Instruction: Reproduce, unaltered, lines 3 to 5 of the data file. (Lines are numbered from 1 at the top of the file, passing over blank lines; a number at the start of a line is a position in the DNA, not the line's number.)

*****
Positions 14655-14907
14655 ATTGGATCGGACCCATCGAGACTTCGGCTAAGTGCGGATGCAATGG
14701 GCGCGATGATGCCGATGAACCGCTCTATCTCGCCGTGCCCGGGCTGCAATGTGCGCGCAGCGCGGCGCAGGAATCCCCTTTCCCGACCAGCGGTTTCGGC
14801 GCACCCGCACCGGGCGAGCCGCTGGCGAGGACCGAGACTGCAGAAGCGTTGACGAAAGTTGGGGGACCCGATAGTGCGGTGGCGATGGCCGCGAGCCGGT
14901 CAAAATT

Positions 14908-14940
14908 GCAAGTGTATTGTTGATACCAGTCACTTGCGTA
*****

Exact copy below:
14701 GCGCGATGATGCCGATGAACCGCTCTATCTCGCCGTGCCCGGGCTGCAATGTGCGCGCAGCGCGGCGCAGGAATCCCCTTTCCCGACCAGCGGTTTCGGC
14801 GCACCCGCACCGGGCGAGCCGCTGGCGAGGACCGAGACTGCAGAAGCGTTGACGAAAGTTGGGGGACCCGATAGTGCGGTGGCGATGGCCGCGAGCCGGT
14901 CAAAATT